The Hong Kong branch of Japan’s famed Gonpachi Izakaya Restaurant is a microcosm of Japanese culture and traditions.
6 March, 2014
Gonpachi Izakaya in Tokyo is famous as the inspiration for Quentin Tarantino’s Kill Bill; it’s also where former Prime Minister Junichiro Koizumi hosted foreign delegates.
The Hong Kong branch of Gonpachi is located in Causeway Bay, and is designed by Steve Leung to reflect the same izakaya culture of the original.
Raw timber and stone is used throughout the interior. There is even a soba manufacturing stall next to the reception where Japanese culinary demonstrations can take place.
Visitors make their way along an elongated corridor before entering into a bright and spacious main dining hall where wooden beams and furniture dominate, enlivened by vibrant punches of red.
Chefs serve up freshly-grilled dishes at the traditional barbeque bar table near the corridor, in clear view of passing guests, and the Izakaya ambience is further emphasised by the warm lighting and the aroma of victuals in the air. There’s also a kiosk embellished with rows of sake bottles where guests can enjoy a cup of wine and a snack, the way they would if they were in Tokyo’s Giza.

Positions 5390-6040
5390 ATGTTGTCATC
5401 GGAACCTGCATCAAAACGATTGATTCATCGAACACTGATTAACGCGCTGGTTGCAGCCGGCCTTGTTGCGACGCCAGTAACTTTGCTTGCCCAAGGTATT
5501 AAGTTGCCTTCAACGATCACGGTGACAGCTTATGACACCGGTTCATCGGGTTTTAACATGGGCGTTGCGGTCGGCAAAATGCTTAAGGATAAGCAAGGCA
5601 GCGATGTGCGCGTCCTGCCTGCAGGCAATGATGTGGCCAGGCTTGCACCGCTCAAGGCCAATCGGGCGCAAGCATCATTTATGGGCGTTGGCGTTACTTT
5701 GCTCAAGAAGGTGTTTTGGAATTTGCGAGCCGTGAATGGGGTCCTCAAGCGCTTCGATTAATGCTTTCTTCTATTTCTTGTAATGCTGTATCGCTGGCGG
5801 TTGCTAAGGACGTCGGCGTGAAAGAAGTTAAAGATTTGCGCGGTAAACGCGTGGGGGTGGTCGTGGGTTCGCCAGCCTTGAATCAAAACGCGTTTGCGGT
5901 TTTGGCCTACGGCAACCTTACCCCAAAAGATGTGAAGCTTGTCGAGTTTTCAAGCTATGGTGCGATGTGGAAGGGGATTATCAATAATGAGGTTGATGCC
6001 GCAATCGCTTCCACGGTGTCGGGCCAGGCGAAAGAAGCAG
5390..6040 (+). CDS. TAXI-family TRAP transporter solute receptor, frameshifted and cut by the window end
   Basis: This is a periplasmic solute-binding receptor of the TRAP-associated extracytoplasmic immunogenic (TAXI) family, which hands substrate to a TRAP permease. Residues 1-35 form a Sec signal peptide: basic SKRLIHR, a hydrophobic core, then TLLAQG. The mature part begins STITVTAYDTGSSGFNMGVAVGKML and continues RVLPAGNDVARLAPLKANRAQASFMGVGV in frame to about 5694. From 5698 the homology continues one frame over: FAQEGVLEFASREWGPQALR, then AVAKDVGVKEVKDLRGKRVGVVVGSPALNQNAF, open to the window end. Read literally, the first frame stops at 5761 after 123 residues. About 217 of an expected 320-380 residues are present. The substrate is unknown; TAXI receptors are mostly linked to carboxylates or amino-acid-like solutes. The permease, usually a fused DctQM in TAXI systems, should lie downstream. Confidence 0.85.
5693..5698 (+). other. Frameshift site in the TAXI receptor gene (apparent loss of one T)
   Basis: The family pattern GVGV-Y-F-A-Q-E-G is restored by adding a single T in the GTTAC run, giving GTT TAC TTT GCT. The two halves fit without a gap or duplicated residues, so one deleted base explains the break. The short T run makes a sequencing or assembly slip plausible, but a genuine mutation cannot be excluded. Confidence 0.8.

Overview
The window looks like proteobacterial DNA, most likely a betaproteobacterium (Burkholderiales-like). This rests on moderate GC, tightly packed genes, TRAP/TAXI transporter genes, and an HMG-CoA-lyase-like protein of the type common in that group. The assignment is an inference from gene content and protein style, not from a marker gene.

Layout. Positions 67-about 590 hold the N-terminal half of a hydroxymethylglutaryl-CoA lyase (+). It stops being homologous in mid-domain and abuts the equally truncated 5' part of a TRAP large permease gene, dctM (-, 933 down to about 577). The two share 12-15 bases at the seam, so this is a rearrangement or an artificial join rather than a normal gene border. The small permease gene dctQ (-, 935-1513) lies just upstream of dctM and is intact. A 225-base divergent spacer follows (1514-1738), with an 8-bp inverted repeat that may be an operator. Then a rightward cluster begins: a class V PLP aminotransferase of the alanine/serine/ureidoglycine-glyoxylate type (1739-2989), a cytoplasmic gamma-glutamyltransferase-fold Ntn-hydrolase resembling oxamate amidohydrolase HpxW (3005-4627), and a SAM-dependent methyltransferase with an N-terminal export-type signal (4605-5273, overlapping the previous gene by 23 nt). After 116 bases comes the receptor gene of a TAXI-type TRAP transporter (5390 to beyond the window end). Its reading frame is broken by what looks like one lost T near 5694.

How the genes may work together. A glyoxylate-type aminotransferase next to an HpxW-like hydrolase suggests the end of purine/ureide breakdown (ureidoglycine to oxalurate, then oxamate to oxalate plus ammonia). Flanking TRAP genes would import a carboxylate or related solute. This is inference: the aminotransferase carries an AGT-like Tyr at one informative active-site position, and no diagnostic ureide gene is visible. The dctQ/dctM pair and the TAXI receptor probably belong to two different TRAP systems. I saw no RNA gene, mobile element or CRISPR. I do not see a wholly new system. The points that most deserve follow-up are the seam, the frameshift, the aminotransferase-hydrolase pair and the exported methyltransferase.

The design team has decorated the arc-shaped dining area with wooden furniture and irregularly positioned pendant lights, while movable bamboo screens increase the flexibility of the space even as they partially screen off the tatami area. The tranquil mood extends outside in the form of an outdoor Japanese garden.
Steve Leung / Steve Leung Designers
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